Thursday, February 15, 2007

The Chess Players....El Mundo

El Mundo has been the newspaper that has done most to attempt to sow doubt about the events surrounding the bombings. Once the change of government from the Partido Popular (PP) to the Spanish Socialist party (PSOE) took place in 2004, El Mundo began to publish articles which have attempted to cast doubt on the judicial investigation and the authorship of the attack. It is the second biggest selling newspaper in Spain after El País, and in the past had a reputation as being a progressive, even left of centre paper. It also had a reputation for investigative journalism, most notably in the case of the GAL, the government sponsored death squads that set about eliminating activists close to ETA in the 1980’s. Over the last few years however, the political orientation of the paper has clearly changed with a significant shift towards more right wing positions.

The motives of the newspaper in the case of the Madrid bombings are arguable. There are those who believe it is mainly commercial as El Mundo seeks to hold back the general decline in sales of printed newspapers by taking readers from its main rivals. Others see more personal or political motivations on the part of the paper’s powerful director, Pedro J Ramirez. It is quite possible that all of the above factors play some part in setting the policy of the paper.

Pedro J Ramirez and friend....

Meanwhile, supporters of El Mundo present the paper’s reporting on the Madrid attacks as simply being investigative journalism, without any other intention behind it. The problem with this is that so many of the articles published by the paper simply do not back this up. We get sensationalist headlines that make claims entirely unsupported by the articles. There is the constant emphasis on any detail, no matter how incidental, that points to ETA participation in the bombings. Where genuine specialists cannot be found to give testimony supporting the conspiracy theories, El Mundo has invented “experts”. Witness statements are edited to change the meaning of their testimony. The list is long of manipulative journalistic practices which have nothing to do with genuine independent investigative reporting.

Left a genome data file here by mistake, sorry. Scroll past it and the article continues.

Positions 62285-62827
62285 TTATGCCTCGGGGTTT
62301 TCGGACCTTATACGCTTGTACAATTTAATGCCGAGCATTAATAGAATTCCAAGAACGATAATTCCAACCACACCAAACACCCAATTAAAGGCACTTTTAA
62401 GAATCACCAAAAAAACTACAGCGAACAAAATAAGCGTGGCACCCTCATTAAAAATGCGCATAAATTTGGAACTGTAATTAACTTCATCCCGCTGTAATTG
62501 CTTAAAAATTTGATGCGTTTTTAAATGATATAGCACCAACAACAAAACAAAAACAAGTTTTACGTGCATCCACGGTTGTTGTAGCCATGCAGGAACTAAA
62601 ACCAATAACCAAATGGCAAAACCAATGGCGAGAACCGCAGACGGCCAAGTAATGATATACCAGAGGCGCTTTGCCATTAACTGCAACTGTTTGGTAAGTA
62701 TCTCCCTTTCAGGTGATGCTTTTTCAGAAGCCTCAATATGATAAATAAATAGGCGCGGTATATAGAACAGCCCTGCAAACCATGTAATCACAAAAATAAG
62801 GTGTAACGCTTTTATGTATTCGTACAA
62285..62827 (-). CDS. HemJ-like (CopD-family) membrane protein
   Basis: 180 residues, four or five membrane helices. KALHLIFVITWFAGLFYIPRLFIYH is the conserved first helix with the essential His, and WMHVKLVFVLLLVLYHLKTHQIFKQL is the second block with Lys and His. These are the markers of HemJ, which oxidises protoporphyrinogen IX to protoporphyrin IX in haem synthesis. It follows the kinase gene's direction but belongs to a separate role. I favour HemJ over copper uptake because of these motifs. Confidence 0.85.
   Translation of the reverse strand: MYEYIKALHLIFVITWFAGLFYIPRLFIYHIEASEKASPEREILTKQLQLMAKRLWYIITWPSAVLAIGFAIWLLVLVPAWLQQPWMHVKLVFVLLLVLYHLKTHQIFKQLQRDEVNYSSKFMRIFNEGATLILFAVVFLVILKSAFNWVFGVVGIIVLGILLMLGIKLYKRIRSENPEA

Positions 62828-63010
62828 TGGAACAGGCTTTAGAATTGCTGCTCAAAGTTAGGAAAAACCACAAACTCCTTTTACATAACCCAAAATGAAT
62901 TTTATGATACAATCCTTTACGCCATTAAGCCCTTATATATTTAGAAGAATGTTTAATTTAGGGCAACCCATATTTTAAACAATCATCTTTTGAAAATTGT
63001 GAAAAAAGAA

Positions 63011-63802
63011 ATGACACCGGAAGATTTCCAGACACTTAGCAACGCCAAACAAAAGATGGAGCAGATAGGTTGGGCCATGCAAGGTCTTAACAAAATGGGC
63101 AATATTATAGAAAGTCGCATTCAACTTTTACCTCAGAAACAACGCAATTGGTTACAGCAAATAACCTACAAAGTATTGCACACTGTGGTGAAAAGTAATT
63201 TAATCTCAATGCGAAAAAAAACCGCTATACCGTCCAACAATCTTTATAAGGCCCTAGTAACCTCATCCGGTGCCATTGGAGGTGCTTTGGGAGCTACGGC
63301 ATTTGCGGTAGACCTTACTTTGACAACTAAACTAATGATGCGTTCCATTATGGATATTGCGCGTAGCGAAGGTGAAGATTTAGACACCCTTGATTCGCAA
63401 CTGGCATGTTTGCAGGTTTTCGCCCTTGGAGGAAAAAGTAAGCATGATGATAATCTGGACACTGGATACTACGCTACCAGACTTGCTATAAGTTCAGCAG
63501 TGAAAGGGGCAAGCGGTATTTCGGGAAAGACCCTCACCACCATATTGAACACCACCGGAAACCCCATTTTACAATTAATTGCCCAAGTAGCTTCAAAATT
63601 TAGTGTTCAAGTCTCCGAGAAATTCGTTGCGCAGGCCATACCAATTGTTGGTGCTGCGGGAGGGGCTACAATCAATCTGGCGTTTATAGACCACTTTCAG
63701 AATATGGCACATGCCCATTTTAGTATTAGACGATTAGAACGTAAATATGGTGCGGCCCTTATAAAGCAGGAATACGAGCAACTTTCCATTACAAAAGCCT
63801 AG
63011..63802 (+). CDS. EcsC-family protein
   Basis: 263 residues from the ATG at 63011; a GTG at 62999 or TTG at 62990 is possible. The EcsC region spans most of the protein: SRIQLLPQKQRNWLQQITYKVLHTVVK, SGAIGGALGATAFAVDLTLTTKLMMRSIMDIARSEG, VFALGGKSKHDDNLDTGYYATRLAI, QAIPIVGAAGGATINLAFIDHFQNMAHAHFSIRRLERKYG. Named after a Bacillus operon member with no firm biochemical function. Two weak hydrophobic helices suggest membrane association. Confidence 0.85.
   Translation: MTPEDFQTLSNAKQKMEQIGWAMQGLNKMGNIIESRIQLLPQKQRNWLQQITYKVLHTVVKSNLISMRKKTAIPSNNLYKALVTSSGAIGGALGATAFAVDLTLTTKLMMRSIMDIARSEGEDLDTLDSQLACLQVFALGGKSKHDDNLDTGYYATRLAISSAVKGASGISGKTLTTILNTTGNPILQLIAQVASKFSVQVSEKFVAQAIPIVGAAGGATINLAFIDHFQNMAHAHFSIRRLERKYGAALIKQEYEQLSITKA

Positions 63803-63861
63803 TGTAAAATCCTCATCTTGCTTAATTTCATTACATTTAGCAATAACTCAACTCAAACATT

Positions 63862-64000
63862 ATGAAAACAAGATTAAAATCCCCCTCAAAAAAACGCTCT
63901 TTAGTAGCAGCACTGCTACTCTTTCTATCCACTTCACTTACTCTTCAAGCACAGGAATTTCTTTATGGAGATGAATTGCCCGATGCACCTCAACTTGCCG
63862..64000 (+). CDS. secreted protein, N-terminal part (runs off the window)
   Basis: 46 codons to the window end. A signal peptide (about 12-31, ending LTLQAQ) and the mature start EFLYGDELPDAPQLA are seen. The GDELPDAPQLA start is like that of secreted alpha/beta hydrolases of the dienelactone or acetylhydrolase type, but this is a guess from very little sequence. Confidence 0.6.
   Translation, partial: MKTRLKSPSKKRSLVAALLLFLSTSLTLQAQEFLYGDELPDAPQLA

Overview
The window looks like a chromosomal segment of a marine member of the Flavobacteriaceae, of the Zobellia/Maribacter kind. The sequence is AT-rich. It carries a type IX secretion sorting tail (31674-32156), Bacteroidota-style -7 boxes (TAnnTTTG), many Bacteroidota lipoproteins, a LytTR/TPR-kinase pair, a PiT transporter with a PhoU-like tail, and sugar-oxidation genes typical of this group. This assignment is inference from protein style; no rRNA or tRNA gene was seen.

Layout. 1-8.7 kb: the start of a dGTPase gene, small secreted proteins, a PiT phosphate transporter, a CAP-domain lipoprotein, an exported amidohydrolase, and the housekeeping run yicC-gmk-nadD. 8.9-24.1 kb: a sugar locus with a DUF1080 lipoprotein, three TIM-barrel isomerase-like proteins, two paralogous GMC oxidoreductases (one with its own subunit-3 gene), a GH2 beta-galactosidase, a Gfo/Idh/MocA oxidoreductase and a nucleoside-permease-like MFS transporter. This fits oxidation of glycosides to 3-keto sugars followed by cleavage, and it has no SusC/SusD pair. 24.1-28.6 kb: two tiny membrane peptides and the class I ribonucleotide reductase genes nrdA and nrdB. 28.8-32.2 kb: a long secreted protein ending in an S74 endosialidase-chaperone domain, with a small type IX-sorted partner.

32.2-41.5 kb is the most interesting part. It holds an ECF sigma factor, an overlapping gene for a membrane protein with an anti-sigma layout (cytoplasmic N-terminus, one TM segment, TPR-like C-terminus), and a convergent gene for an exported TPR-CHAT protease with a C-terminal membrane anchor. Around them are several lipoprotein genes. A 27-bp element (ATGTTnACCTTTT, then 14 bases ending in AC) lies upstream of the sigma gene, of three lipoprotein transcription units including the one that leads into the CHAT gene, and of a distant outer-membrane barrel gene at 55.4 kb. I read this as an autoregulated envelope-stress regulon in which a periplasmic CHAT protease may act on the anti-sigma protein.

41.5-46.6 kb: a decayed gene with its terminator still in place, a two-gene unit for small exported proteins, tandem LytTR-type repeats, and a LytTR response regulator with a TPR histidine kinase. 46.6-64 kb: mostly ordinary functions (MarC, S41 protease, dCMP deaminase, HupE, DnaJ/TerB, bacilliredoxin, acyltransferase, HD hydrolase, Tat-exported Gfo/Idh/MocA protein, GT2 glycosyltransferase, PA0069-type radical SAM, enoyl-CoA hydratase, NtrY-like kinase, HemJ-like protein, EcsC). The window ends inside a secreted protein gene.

In any case the supposed independence of Ramirez is more formal than anything else, as a couple of recent examples demonstrate. Last summer hundreds of members of the youth wing of the PP were taken to Mallorca from the Spanish mainland, to demonstrate in favour of the swimming pool at Ramirez’ house on the island, which illegally occupies a section of the supposedly public coastline. Now I suppose that the PP may be prepared to provide a similar free service to all of those who find themselves in this position, but somehow I suspect not. Ramirez also turned up not long ago at a congress of the PP in Navarra to denounce Zapatero’s government for negotiating with ETA and supporting the PP line that a secret agreement on the status of Navarra has been agreed as part of this negotiation.


Lenox said...

Ramirez used to be the editor of Diario 16, but was 'fired' by Felipe Gonzalez. He then started El Mundo with Opus money and was, from the first, very anti PSOE (understandably). His paper, from the beginning, was very readable and maintained a high standard of journalism which perhaps has loosened a bit since the Aznar times (it's much more fun being an opposition newspaper).
It's done well to become the second paper in Spain and treading on the heels of El País.

Graeme said...

I think your use of the word "loosened" to describe the decline in El Mundo's journalistic standards must go down as a considerable understatement, the paper has lost many fine journalists who refused to toe the Ramirez line and those who remain do what they are told. It may be fun being an opposition paper, but there have to be better ways of having fun than inventing fables about the most tragic terrorist attack the country has ever suffered.